Breaking New Ground Thanks to Female Participation Grant

Breaking New Ground Thanks to Female Participation Grant

Talibah Davis became the first Para shuttler from the picturesque island of Barbados to compete at a BWF World Championships in Pattaya, Thailand last month.

It was a feat that seemed improbable not too long ago, but there she was, standing shoulder to shoulder with the best on the planet.

Davis’ journey hadn’t been easy.

Diagnosed with cerebral palsy at a young age, she faced numerous challenges in her quest to excel in a sport she loved. But Davis was not deterred by the obstacles. She discovered her passion for Para badminton during her school years, and from that moment on, there was no looking back.

As a teenager, she honed her skills in domestic tournaments, catching the eye of national selectors with her raw talent and determination. Joining the national squad was a dream-come-true for Davis, who relished every opportunity to spar with her teammates and learn from seasoned coaches.

But it was the BWF Female Participation Grant (FPG) that truly paved the way for the 22-year-old to shine on the world stage. With financial support to attend her first international tournament and access to training facilities, Davis was able to elevate her game to new heights. The grant not only provided her the means to compete in SL4 by getting officially classified by BWF Classifiers, but also instilled in her a sense of purpose and belonging within the Para badminton community.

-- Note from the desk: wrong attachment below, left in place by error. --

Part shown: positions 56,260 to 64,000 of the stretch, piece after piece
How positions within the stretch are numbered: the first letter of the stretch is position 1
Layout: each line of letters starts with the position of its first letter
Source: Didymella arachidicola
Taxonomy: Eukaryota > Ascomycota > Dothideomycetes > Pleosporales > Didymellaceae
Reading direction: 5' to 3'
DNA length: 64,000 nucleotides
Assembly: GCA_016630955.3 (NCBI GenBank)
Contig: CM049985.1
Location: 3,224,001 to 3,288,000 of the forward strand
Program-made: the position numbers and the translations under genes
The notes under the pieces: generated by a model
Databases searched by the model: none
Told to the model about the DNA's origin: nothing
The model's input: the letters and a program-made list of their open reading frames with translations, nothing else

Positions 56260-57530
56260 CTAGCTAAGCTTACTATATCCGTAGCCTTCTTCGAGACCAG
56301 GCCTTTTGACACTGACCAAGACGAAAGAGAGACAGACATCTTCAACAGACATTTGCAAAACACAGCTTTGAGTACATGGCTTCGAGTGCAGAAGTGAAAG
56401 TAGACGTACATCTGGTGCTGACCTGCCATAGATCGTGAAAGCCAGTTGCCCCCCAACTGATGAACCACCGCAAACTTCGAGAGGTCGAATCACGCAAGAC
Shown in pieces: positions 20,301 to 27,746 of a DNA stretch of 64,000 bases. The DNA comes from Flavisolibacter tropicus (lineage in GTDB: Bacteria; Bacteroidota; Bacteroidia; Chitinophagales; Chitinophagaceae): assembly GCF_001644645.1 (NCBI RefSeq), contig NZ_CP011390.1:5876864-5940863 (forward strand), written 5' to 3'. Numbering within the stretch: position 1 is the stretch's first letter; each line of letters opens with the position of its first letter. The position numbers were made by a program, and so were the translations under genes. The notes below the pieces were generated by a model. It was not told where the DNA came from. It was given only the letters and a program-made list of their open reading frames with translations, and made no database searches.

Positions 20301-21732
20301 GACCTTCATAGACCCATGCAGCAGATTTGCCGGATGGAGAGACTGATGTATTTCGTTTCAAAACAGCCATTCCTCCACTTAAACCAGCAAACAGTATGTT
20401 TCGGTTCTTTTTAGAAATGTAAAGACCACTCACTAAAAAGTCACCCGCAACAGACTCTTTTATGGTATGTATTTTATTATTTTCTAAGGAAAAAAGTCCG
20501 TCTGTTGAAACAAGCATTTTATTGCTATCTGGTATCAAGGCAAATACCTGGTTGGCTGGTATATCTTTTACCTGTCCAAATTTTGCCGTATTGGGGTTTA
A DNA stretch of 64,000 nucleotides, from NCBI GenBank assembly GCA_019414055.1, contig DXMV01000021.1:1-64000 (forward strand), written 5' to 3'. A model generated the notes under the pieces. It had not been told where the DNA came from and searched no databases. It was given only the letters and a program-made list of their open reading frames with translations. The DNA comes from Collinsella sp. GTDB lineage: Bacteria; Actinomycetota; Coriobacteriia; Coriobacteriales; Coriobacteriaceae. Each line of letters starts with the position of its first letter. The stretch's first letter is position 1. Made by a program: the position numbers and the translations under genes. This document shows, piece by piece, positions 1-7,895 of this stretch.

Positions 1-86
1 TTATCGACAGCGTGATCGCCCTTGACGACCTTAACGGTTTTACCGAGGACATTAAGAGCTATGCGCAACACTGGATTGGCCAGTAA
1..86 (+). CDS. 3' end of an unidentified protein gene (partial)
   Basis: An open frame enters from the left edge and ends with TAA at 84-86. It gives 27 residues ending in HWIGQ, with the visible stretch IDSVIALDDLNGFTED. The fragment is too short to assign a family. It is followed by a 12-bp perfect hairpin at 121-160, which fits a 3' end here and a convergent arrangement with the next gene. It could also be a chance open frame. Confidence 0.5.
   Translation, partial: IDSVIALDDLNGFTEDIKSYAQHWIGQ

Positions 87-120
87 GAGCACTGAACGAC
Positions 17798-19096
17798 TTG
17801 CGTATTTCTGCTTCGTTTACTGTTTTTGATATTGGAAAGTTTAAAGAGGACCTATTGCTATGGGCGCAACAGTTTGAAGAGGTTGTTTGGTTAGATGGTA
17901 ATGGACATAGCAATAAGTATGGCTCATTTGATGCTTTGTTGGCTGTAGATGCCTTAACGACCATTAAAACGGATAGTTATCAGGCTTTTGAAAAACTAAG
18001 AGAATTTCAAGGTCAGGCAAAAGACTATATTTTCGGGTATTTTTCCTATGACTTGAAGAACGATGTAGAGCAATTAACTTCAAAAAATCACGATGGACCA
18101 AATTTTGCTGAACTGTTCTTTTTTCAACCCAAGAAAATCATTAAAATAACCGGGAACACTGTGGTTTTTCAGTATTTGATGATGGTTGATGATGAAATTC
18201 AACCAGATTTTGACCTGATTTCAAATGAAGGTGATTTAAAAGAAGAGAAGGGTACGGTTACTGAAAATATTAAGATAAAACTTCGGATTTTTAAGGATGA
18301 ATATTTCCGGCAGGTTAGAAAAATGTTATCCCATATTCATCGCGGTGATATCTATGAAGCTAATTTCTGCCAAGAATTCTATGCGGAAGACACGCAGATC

Davis the first Bajan to play at World Championships.

Stepping onto the courts in Pattaya was a surreal experience for Davis. The magnitude of the event and the calibre of her opponents were daunting, but she approached each match with courage and grace. Though she finished bottom of Group B in women’s singles, Davis emerged from the tournament with invaluable lessons and memories for life.

“It’s been exciting and a little nerve-racking playing these bigger nations, but I loved it,” she said. “With my coaches and family behind me, I was able to compete.

“It was my first time in Thailand, and it was amazing to see the interaction between players from all the different countries. You can see how friendly everyone is. Some of the Para players gave me tips on how to handle nerves and showed me new techniques. The serving style is different in Asia to what I’ve been practicing back home. That’s one lesson I’ll be adapting to. It was great to watch the top players in action too.

“FPG has helped me so much in getting my career started,” Davis added. “It was coming out of COVID-19, and everything was starting up again. I was able to get classified and get going to my first tournament and make new friends. Going to tournaments before coming to the World Championships was also a good indicator of what I’d be up against.”

On being the first Bajan at a World Championships, she remarked: “It’s nice to know I’m making a mark. It shows regardless of your disability, there’s a sport for you. I’d love to see Para badminton continue to grow in my country and the Caribbean. I’ll do my part to support its development in any way I can.”